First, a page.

I haven’t posted in the past week or so because I have been entrenched in writing my biography of Byron Lee, literally spending hours everyday at my keyboard surrounded by notebooks and newspapers. I decided to refresh my spirit with what was likely about my 52nd time viewing the “This is Ska” documentary from 1964, hosted by Tony Verity and found on YouTube (clip seen above), and I realized I had recently come across an article on the site of this historically crucial film–The Sombrero Club. So here, from the Jamaica Gleaner on November 20, 2005, is the text from that article entitled, “The nightclubs of yesteryear: Sombrero: rustic, intimate,” written by the prolific journalist Mel Cooke.

Just below the famous ‘Four Roads’ intersection of Molynes and Waltham Park Roads in St. Andrew, a long grey wall marks the first right turn. There was a time when 1 Pitter Avenue was not so drab and businesslike, when the sights and sounds of merriment carried all the way to one of the capital city’s major intersections, long before the commerce of construction replaced the commerce of merriment. And although it carried a Mexican name, the senors and senoritas who stepped inside the Sombrero nightclub did it in true Jamaican style.

“When you stay out at Four Roads you can look down and see Sombrero and hear the music. If you climb up on the wall you look down into Sombrero,” said bass player Jackie Jackson, who was once a member of Tommy McCook and the Supersonics and now plays with Toots and the Maytals. Looking over was one thing;
jumping into the fun without paying was quite another matter. “Nobody naa beat the gate,” Jackson said, remembering an entrance fee of 50 shillings. “It was a mature audience.”

It was also an audience that demanded a certain quality of entertainment and, in the height of the band era the cream of the cream played there. “It was one of the premier dance halls for bands, live music,” says Jasper Adams, a regular at The Sombrero. “If you capture the image of the dance hall in London at the time, you get an idea of what it was like.”

The Sombrero was owned by the Young brothers, one of them. Owen, is now reportedly in the USA.

sombrero

Putting a “1966 onwards” stamp on the heyday of The Sombrero, Adams named Byron Lee and the Dragonaires, as well as Kes Chin and the Souvenirs, among the many bands that played there. But there was one that owned the joint on a Friday night: Carlos Malcolm and the Afro-Caribbean Rhythms, with Winston ‘The Whip’ Williams as the MC. He remembers Derrick Harriott, as part o f the Jiving Juniors, singing there.

Winston Blake of Merritone also notes the presence of The Mighty Vikings, with Sonny and Victor Wong on lead vocals, and a very powerful Tomorrow’s Children, who “were a great show band. They played a lot of Chicago.”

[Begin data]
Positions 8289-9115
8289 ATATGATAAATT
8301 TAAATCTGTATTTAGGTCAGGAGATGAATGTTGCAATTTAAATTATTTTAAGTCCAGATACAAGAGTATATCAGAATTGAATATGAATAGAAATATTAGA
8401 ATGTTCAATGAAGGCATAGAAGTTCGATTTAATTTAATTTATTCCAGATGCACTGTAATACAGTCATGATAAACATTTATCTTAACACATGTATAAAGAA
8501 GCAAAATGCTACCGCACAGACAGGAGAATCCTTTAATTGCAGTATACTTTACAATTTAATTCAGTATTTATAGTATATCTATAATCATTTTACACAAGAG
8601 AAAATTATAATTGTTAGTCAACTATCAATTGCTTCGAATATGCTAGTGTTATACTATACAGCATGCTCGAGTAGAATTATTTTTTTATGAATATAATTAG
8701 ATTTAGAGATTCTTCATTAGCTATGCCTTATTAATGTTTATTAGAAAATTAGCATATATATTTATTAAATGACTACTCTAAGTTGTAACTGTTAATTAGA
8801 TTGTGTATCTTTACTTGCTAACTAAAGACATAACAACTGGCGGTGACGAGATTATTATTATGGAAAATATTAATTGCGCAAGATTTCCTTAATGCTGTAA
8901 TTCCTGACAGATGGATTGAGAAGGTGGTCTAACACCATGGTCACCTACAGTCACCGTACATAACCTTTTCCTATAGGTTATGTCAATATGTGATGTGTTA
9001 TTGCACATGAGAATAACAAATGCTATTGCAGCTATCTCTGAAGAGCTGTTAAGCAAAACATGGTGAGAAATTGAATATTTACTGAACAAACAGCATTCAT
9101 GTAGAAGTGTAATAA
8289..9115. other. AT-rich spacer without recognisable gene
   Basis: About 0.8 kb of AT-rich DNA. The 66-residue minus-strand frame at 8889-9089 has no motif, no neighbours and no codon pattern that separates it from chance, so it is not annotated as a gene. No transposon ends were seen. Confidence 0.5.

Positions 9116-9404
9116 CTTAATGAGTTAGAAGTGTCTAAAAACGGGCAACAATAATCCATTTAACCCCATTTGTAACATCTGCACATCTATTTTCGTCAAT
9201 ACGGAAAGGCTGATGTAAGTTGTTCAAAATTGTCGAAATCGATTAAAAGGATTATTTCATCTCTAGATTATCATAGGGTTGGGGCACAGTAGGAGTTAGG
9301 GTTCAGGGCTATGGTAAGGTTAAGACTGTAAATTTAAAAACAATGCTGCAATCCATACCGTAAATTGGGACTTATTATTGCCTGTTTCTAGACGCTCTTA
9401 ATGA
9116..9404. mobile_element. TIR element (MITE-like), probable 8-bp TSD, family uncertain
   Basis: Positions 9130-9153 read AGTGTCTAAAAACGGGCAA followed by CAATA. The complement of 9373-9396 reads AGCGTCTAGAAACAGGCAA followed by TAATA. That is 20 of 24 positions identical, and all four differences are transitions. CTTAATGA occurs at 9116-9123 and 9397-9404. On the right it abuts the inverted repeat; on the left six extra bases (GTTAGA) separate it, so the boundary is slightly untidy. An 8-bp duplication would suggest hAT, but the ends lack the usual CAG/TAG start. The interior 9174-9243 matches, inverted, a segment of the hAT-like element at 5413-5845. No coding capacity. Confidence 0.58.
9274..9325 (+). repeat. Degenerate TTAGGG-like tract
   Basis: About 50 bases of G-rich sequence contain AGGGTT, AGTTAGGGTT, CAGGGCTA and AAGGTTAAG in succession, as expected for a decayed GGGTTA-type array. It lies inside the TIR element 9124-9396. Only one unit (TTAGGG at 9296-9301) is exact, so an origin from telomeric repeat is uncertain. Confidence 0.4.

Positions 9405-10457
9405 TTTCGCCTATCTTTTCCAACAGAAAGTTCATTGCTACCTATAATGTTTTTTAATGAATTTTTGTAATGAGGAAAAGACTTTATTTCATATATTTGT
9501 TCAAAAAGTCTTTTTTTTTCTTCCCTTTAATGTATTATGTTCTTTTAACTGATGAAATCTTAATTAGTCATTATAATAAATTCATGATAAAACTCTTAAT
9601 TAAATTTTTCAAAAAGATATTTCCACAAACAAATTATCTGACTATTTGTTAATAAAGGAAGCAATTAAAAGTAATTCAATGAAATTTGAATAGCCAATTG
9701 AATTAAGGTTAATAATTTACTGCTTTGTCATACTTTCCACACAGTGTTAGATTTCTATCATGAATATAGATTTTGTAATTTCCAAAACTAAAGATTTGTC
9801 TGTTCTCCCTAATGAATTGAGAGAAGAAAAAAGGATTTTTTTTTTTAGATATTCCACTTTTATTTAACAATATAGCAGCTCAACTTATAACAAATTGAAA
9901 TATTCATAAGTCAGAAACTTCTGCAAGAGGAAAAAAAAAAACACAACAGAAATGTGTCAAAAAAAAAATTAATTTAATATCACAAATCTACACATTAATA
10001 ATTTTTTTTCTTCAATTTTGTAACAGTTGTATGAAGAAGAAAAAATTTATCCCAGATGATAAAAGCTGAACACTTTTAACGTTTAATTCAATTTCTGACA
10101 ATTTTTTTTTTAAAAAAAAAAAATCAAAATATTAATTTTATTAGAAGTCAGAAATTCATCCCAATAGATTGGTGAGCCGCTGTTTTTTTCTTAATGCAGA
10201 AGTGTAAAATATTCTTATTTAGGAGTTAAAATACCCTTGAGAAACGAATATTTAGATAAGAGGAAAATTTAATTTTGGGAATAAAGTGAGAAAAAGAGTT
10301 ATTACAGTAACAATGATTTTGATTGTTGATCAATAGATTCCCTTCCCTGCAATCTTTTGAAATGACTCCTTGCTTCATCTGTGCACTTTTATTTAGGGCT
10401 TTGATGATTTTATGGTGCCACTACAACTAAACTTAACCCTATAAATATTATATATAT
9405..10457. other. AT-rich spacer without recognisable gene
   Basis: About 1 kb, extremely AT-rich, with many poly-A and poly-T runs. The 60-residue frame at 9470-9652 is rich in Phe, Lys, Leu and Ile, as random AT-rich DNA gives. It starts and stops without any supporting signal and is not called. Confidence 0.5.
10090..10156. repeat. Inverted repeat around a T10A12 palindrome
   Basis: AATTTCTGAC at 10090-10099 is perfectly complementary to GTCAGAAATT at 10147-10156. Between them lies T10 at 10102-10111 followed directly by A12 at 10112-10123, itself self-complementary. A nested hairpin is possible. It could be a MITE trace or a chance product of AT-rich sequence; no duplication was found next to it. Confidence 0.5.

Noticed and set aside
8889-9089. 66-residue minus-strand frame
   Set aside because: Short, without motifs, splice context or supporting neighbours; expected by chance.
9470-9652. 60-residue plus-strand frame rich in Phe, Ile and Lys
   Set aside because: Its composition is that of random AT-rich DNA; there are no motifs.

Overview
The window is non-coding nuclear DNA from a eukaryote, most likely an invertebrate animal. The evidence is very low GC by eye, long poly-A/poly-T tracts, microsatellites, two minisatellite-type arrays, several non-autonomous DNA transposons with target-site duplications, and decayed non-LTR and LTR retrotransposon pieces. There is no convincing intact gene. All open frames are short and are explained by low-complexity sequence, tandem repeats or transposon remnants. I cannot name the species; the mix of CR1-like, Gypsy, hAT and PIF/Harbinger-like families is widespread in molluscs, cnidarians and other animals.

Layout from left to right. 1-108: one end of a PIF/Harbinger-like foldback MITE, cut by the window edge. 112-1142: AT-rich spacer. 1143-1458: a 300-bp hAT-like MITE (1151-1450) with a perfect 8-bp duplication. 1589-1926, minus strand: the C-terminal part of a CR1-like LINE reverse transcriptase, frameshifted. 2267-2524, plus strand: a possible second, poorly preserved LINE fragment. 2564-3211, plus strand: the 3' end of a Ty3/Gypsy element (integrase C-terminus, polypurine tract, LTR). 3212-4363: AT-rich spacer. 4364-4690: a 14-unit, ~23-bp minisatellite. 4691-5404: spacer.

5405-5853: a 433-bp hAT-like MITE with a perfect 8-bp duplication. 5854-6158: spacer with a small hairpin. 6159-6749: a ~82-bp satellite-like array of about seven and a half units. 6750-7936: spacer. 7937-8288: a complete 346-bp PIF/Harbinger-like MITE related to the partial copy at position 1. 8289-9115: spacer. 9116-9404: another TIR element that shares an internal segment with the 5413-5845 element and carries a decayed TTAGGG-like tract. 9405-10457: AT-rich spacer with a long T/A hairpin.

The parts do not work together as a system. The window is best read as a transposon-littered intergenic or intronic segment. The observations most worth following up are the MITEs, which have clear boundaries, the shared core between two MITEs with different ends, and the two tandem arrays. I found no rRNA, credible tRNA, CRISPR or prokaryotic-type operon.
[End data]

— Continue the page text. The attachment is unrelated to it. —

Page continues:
“The Sombrero came up when the Bournmouthe (in East Kingston) sort of got down. It was the new uptown place,” Adams said. “The lively era was when you had to park on Moresham Avenue.”

“Normally the place would ripen from Monday to Sunday, but Friday night was dance night,” Adam s said. On Sundays there was jazz. put on by Ken Peart, with people like Billy Cooke on trumpet,  Thaddy Mowatt on bass and Aubrey Adams on piano.

With a raised bandstand over the dance floor, performers got a bird’s eye view of the audience they were playing to. Whether jazz or dance (or in the later days of the club, the sound system of Merritone Music), the decor of Sombrero was standard and, for the time, very different. “It no run down or mash up,” Jackie Jackson emphasised, terming it as what would now be boo, and there were four covered edges around the dance floor. “It was square, like a carton box,” Jackson said. And along with the rusticity was a certain feature that made it even more notable. “The club dark!” Jackson said, laughing. “That was what the club was famous for. It just dark and nice.”

As Winston Blake of Merritone puts it, The Sombrero was “extremely intimate”. He ”also recalls an outstanding feature of the decor which was really natural. There was an almond tree at the right of the entrance, which was on Molynes Road. “Merritone took the last lap,” Blake said of The Sombrero. “We used to play there midweek and weekends. It was the place to go on a Saturday night. It was a dress-up place, suits. Those days when you went to a night-club you wore a jacket. We are talking about the late 1960s, about 1965 to 1972.”

He said Merritone actually played there till the days of the Sombrero as a nightclub came to an end. “For us, Sombrero was a lot of daylight sessions, 4:00 a.m., 5:00 a.m., 6:00 a.m. At some of these sessions breakfast was served,” he said. “We called it the mid-week and breakfast club,” he said, chuckling.